Although six factors aligning with the core principles did not emerge from the analysis, the four factors that were revealed can still provide insight about a department’s culture regarding undergraduate education. These factors can be used to quantitatively represent shifts in departmental culture over time in terms of four distinct constructs. Although we recognize that departmental culture is multifaceted, the responses to the four factors can be used to characterize culture in a more defined manner. For example, comparing participants’ responses to a single factor (e.g., factor 1, “students as partners”) for the current versus ideal department can reveal discrepancies in how department members perceive the current culture of the department versus what they believe an ideal culture would look like. These comparisons can provide a natural starting point for educational change efforts in departments: if participants are noting a discrepancy between current and ideal, it is likely they would find value in efforts that work to close that gap. Responses to each construct can also be used to track changes in department members’ views of the current departmental culture over time.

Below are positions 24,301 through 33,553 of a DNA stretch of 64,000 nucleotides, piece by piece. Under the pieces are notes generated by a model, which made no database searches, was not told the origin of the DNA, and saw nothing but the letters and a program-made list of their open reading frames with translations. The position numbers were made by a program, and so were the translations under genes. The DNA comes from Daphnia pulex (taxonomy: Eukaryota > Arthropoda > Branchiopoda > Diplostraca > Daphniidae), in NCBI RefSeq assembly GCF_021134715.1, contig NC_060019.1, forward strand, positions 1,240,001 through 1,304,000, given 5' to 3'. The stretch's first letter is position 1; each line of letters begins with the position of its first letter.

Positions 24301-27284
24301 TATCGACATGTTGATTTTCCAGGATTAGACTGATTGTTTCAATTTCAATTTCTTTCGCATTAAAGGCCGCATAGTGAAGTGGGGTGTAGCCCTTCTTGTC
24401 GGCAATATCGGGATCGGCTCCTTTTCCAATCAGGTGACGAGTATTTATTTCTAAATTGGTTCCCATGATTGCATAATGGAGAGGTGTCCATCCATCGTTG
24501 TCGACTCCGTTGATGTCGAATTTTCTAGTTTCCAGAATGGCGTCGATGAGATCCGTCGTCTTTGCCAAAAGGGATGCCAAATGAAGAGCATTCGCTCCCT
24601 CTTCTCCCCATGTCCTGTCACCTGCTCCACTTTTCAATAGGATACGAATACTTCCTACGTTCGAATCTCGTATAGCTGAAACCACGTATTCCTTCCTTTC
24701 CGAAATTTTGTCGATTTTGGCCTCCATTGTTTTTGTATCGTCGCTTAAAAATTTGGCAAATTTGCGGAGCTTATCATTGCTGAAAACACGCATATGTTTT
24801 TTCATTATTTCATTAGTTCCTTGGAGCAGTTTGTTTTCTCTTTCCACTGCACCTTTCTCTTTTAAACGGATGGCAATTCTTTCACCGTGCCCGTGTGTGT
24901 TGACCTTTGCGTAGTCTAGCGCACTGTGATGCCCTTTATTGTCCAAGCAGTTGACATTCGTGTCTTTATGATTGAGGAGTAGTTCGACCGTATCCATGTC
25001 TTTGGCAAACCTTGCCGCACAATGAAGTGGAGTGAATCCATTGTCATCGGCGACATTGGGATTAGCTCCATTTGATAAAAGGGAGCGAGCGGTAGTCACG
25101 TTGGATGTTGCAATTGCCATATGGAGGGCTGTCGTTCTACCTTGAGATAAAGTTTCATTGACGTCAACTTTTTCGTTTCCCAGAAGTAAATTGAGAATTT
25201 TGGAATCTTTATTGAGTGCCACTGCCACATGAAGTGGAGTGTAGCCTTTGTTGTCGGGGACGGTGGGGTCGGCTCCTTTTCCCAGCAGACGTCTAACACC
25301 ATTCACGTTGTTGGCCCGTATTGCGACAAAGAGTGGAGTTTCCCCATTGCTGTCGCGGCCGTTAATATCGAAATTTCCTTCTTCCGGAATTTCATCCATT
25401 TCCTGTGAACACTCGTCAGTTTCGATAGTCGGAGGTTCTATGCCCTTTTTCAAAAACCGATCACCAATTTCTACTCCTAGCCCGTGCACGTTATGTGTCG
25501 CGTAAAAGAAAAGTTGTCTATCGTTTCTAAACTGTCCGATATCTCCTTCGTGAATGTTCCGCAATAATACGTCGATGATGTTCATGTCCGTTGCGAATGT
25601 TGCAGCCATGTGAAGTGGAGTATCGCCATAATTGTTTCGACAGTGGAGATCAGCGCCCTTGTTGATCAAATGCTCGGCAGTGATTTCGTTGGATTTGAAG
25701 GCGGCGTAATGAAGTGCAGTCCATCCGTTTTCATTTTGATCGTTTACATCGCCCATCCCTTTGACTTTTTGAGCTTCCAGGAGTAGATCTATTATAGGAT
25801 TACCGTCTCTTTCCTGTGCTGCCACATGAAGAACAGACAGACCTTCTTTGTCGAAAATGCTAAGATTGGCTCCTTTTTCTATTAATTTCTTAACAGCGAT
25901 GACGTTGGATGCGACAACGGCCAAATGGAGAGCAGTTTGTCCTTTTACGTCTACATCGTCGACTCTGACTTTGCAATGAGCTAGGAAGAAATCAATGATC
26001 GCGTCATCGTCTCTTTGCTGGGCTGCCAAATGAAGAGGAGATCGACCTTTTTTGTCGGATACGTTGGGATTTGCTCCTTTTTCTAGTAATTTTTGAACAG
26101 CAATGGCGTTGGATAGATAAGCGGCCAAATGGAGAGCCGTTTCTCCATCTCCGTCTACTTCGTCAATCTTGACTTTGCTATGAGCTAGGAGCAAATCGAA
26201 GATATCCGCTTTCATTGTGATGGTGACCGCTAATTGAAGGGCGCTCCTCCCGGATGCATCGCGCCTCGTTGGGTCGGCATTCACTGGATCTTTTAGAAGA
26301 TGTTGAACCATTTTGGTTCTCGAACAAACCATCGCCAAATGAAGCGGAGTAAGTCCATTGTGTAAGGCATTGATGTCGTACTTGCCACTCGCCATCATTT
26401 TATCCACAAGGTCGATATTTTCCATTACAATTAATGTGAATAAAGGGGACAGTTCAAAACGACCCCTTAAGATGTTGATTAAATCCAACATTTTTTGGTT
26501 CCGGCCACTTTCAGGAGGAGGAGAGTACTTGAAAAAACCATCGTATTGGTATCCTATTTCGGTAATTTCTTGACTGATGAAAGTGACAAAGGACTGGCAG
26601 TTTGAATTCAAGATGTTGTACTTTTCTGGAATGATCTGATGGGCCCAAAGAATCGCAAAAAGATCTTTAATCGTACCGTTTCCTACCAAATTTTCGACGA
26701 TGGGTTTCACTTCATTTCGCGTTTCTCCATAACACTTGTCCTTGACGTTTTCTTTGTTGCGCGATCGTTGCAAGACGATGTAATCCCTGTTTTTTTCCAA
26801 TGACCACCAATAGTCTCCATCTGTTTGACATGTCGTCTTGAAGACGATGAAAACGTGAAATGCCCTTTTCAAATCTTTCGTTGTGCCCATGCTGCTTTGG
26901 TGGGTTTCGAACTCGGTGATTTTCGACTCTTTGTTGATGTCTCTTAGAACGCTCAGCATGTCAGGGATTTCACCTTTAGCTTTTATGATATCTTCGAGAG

The DELTA survey in its entirety, with all 18 core principle items, can provide a more fine-grained picture of departmental culture. The core principles are grounded in research on the culture of high-functioning teams, and each of the developed items contributes knowledge about an aspect of departmental culture. The results from steps 1–4 of our development process suggest that participants interpret these items in a consistent manner, which indicates the items can still be used individually to learn more about a department’s culture. For example, although the item “When making changes to the department, department members explicitly attend to the long-term sustainability of those changes” did not load onto a single factor and therefore was not retained, responses to this item by itself can be monitored over time to observe changes in participants’ views about the sustainability of change efforts. Additionally, responses to this item can prompt follow-up questions via interviews or conversations at departmental meetings when change efforts are underway to more deeply probe participants’ understandings and perspectives.